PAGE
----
What is Chronic Kidney Disease?
Chronic kidney disease (CKD) is a progressive loss in kidney function over a period of months or years. Each of your kidneys has about a million
tiny filters, called nephrons. If nephrons are damaged, they stop working. For a while, healthy nephrons can take on the extra work. But if the
damage continues, more and more nephrons shut down. After a certain point, the nephrons that are left cannot filter your blood well enough to keep
When kidney function falls below a certain point, it is called kidney failure. Kidney failure affects your whole body, and can make you feel very ill.
Untreated kidney failure can be life-threatening.
What you should not forget:
1. Early chronic kidney disease has no signs or symptoms.
2. Chronic kidney disease usually does not go away.
3. Kidney disease can be treated. The earlier you know you have it, the better your chances of receiving effective treatment.
4. Blood and urine tests are used to check for kidney disease.
5. Kidney disease can progress to kidney failure.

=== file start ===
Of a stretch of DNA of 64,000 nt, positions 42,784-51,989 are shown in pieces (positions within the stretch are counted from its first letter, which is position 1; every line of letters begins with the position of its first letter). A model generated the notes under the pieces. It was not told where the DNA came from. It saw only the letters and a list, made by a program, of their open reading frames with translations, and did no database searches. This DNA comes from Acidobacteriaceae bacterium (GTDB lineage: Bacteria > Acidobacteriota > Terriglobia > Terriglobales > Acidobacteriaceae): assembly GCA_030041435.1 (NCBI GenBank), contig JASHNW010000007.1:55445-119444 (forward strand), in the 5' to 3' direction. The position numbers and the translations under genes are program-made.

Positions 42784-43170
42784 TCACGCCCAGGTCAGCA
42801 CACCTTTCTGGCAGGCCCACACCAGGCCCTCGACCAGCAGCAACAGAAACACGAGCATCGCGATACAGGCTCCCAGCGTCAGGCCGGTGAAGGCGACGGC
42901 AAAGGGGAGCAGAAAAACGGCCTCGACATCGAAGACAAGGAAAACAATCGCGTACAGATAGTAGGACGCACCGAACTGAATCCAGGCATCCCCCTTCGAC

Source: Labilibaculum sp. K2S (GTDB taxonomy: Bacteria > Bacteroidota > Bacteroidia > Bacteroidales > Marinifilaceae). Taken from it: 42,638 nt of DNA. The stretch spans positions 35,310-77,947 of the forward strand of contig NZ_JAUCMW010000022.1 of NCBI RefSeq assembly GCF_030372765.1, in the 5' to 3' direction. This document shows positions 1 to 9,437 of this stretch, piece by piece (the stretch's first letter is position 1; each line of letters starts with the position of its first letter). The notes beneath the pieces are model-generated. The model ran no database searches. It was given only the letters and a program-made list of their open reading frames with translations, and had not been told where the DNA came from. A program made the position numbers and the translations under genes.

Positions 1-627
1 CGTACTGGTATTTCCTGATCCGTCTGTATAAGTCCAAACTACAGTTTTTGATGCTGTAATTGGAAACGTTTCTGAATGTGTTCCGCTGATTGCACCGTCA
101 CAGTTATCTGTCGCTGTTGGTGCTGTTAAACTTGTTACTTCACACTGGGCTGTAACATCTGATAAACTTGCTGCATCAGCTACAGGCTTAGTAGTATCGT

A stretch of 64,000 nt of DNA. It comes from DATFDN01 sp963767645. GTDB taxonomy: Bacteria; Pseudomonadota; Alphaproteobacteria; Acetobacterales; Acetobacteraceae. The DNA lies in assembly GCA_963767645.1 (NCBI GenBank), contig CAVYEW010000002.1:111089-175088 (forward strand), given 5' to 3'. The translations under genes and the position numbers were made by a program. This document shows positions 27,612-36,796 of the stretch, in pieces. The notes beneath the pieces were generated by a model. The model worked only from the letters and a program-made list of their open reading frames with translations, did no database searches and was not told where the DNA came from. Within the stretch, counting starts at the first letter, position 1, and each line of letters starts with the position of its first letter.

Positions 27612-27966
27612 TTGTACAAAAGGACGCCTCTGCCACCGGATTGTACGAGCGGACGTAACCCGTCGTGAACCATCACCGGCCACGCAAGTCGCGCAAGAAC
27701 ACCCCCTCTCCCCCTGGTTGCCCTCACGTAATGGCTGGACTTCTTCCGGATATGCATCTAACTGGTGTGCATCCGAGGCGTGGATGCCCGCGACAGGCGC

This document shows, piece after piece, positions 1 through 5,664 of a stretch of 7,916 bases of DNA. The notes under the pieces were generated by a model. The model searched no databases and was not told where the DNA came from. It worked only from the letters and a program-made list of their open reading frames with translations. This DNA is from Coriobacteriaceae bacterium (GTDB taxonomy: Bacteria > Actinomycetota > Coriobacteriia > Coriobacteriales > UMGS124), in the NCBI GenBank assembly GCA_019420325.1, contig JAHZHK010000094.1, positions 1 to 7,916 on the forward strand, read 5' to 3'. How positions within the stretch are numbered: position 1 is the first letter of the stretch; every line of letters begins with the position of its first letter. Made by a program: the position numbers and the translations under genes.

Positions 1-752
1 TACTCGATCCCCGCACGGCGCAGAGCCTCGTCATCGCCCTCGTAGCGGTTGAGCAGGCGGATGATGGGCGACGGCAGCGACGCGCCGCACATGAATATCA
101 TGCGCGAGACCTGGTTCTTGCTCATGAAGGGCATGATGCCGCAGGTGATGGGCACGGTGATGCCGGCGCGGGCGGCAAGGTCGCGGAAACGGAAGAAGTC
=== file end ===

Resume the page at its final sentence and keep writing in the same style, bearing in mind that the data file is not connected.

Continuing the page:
Kidney Diseases are Common, Harmful and often Treatable
Common: Between 8 and 10% of the adult population have some form of kidney damage, and every year millions die prematurely of complications
related to Chronic Kidney Diseases (CKD).
The first consequence of undetected CKD is the risk of developing progressive loss of kidney function that can lead to kidney failure
(also called end-stage renal disease, ESRD) which means regular dialysis treatment or a kidney transplant is needed to survive.
The second consequence of CKD is that it increases the risk of premature death from associated cardiovascular disease (i.e. heart attacks and strokes).
Individuals who appear to be healthy who are then found to have CKD have an increased risk of dying prematurely from cardiovascular disease regardless
of whether they ever develop kidney failure.
Treatable: If CKD is detected early and managed appropriately, the deterioration in kidney function can be slowed or even stopped,
and the risk of associated cardiovascular complications can be reduced.
How is kidney function measured?
The main indicator of kidney function is your blood level of creatinine, a waste product of the body produced by muscles and excreted by the kidneys.
If kidney function is reduced, creatinine accumulates in the blood leading to an elevated level when a blood test is checked.